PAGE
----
Objective: To evaluate the impact of social determinants of health (race/ethnicity, household income, insurance) and hospital surgical volume on 30- and 90-day readmissions after lumbar spinal fusion surgery.
Methods: A retrospective review of the State Inpatient Databases (SID) Healthcare Cost and Utilization Project (HCUP) included all patients age ≥18 years who underwent an index lumbar spinal fusion procedure and met inclusion criteria in California (2007-2011), Maryland (2012-2014), Florida, and New York (2007-2014). Primary outcomes were unadjusted rates and adjusted odds of readmission at 30 and 90 days postoperatively.
Results: After assessing for exclusion criteria, 267,976 patients were included in analyses. The overall 30-day readmission rate was 7.5%, and the 90-day readmission rate was 11.6%. Black patients (odds ratio [OR] = 1.12, 95% confidence interval [CI] = 1.06-1.19) and patients with nonprivate insurance (Medicare OR = 1.44, 95% CI = 1.37-1.51; Medicaid OR = 1.46, 95% CI = 1.36-1.56; or uninsured OR = 1.16, 95% CI = 1.00-1.35) had higher odds of 30-day readmission, with comparable effects at 90 days. The three highest quartiles of hospital lumbar spine surgical volume had decreased odds for 30- and 90-day readmission when compared with the lowest quartile. Median income had no effect on readmission rates, save for the top quartile having lower odds of 90-day readmission than the bottom quartile.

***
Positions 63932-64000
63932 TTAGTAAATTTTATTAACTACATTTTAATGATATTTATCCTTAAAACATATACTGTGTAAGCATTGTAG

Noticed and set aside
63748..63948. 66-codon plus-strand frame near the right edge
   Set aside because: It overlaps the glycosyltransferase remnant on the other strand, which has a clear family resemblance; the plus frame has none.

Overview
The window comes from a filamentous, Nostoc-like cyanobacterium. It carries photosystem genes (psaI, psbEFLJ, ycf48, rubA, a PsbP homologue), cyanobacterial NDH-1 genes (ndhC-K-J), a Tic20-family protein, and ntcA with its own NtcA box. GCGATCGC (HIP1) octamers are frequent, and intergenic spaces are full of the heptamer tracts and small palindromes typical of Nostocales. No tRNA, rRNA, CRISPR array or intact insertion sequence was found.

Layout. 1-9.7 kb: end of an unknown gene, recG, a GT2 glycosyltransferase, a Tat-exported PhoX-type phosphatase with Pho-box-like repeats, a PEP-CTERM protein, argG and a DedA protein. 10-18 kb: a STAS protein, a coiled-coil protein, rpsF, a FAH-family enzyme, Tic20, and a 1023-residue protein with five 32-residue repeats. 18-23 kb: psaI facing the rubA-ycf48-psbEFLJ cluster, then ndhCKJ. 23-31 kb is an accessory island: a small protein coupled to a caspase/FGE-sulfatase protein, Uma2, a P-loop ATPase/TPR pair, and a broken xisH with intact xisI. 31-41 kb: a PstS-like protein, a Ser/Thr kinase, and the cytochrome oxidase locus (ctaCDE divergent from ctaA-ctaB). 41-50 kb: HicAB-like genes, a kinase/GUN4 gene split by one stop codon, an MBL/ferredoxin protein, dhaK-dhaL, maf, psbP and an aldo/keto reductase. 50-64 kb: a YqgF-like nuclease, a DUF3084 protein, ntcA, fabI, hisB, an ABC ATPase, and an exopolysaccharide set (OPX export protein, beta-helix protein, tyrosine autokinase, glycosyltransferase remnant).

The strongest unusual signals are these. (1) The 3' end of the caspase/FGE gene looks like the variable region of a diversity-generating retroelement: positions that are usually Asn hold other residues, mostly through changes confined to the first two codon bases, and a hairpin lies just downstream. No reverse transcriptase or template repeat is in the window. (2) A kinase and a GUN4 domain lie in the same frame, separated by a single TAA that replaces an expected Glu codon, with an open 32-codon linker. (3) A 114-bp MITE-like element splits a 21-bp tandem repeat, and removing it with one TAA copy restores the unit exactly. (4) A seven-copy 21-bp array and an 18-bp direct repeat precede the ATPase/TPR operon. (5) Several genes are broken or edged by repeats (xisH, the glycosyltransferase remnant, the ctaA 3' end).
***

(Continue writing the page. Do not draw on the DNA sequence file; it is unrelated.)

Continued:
Conclusions: Sociodemographic disparities in primary insurance payer, race/ethnicity, and hospital surgical volume affect lumbar spinal fusion surgery readmission rates. Public health interventions may improve readmissions and clinical outcomes and reduce health care costs.
Keywords: Income; Insurance Payer; Lumbar Spinal Fusion; Race/Ethnicity; Readmission; Social Determinants of Health.
2019 American Academy of Pain Medicine. This work is written by US Government employees and is in the public domain in the US.